Saltimbocca, literally meaning "jumps in the mouth," is one of the most classic Roman dishes: thin veal cutlets topped with slices of prosciutto and fresh sage leaves, all secured with a toothpick and then pan-fried in butter, with a quick roux sauce made by whisking a bit of flour, white wine, and lemon juice into the remaining butter and juices.
I'm not sure if they're called "jumps in the mouth" because they're so delicious or because they're so quick to make—maybe both! In any case, you can have this light and delicate secondo ready in less than 20 minutes.
Many variations exist, of course, but sometimes they are served with capers on top. We would use salt-packed capers, soaked in water for about 10 minutes and then rinsed thoroughly to remove excess salt.
Serve with the same white wine you used to make the sauce—a Frascati or Colli Romani is recommended.
- 1 pound veal cutlets (thin or scallops; about 8 playing card-sized pieces)
- 8 slices prosciutto di Parma
- 8 sage leaves
- 1/4 cup flour (more or less as needed for dredging)
- 2 tablespoons unsalted butter
- 1 splash extra-virgin olive oil
- 1 to 2 tablespoons white wine (dry; try a Frascati or Colli Romani)
- 1 squeeze lemon juice
- salt to taste
- white pepper to taste
If your cutlets are not already very thin, place them between sheets of waxed paper or plastic wrap and pound them very thin (a little less than 1/4 inch, or about 5 mm thick) with a rubber mallet.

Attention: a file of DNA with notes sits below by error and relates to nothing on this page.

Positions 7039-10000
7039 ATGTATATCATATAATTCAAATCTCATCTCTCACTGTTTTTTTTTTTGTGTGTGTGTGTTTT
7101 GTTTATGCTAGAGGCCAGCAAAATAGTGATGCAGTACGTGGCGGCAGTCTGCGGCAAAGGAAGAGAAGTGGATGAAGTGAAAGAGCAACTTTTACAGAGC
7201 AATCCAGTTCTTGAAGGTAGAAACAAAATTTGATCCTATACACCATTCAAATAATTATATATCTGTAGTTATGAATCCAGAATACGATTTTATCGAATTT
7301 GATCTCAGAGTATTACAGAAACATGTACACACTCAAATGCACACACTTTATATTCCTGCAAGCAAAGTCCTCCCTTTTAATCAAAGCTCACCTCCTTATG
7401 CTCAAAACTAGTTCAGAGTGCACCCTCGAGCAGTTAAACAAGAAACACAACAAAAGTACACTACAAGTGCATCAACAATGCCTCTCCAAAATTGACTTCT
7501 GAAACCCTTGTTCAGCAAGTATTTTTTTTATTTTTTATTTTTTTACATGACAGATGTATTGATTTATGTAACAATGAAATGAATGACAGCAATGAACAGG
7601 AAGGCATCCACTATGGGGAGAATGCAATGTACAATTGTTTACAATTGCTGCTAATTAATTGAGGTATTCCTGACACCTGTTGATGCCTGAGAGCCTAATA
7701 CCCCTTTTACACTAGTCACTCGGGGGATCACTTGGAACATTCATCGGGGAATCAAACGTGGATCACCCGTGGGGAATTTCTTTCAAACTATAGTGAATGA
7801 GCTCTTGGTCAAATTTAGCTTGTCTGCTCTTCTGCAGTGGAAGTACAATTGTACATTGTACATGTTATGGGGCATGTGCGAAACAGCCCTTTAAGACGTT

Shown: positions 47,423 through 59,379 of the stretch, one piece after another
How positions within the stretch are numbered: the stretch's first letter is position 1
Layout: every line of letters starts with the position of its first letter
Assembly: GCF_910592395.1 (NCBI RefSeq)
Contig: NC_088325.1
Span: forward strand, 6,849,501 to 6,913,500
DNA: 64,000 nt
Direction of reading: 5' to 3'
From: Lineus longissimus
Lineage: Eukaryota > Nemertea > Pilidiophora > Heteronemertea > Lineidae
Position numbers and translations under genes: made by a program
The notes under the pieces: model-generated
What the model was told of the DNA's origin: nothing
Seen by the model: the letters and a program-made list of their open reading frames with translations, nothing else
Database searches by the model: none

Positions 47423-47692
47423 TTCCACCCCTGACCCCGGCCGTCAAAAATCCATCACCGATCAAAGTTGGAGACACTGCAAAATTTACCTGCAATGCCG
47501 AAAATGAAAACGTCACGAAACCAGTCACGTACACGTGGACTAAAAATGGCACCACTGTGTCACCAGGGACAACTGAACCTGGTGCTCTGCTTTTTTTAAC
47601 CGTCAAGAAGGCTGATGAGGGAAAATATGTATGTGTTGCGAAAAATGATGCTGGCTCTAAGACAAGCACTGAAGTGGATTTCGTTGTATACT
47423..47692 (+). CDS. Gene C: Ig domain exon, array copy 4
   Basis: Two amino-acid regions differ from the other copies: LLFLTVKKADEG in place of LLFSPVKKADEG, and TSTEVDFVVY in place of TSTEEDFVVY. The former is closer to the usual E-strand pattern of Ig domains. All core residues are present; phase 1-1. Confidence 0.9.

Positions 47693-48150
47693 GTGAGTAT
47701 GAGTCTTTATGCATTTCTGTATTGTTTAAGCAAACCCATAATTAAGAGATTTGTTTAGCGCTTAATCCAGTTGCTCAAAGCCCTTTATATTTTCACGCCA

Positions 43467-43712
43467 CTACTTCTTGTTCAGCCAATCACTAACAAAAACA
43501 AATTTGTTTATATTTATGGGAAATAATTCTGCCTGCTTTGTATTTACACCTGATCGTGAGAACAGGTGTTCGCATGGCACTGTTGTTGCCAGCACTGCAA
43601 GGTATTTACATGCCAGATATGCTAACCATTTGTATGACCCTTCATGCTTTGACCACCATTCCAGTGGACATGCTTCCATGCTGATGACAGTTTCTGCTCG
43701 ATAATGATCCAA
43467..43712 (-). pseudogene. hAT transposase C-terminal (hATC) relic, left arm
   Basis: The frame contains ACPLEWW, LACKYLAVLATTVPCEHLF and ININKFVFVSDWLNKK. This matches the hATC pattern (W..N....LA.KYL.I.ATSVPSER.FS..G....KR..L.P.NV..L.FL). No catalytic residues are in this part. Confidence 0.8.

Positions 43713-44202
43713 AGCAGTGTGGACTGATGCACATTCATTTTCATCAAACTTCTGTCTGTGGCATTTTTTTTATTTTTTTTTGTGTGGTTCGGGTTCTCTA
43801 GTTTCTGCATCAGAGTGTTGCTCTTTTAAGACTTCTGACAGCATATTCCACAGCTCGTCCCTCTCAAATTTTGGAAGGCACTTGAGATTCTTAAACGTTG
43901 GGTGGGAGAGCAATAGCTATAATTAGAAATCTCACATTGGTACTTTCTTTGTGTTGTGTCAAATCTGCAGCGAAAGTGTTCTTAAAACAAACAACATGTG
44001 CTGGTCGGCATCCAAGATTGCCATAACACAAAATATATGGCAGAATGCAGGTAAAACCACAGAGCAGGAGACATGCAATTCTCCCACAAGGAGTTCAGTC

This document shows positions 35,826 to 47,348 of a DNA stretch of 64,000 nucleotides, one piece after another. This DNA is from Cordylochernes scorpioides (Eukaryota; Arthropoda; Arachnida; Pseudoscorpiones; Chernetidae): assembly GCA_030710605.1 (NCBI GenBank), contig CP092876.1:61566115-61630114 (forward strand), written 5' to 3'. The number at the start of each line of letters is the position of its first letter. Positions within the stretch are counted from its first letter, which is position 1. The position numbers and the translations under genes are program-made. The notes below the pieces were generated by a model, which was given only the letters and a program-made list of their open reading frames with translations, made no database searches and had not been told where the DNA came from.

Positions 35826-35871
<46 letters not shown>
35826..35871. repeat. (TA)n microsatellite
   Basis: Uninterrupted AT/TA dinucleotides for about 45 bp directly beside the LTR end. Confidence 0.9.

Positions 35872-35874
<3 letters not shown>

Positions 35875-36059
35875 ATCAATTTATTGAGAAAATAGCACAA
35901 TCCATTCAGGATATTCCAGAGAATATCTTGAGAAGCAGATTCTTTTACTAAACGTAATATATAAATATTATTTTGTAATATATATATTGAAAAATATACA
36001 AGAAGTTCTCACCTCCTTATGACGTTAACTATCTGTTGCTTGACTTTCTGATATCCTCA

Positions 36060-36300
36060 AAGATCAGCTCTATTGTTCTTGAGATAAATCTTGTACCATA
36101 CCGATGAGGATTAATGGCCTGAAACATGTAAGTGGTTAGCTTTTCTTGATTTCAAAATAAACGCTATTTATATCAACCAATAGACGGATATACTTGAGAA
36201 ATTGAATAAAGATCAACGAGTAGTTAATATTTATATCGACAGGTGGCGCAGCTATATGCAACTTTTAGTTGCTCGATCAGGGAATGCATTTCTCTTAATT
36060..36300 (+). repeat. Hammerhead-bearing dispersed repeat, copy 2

Lay a slice of prosciutto on top of each cutlet, then 1 fresh sage leaf on top of that, and secure with a wooden toothpick (Alternatively, you can roll each cutlet up around the prosciutto and sage to form an involtino).
At about 1- or 2-inch intervals, cut little slits into the edge of the cutlets so that they won't curl up while cooking (you can skip this step, of course, if you are doing them as rolls instead of flat cutlets).
Lightly dredge each cutlet in flour, shaking off any excess.
Melt the butter in a skillet and sauté the cutlets until lightly browned, just 1-2 minutes each side, cooking them more on the veal side than the prosciutto side. Remove the cutlets to a platter.
Deglaze the skillet with a splash of white wine and a squeeze of lemon juice. Stir with a wooden spoon to loosen any browned bits in the bottom of the pan.
Whisk the butter and pan drippings (whisk in an additional pinch of flour, if necessary), and whisk over low heat until the sauce thickens.
Season to taste with salt and white pepper.
Serve the cutlets with the sauce poured over them and lemon wedges, for squeezing on top.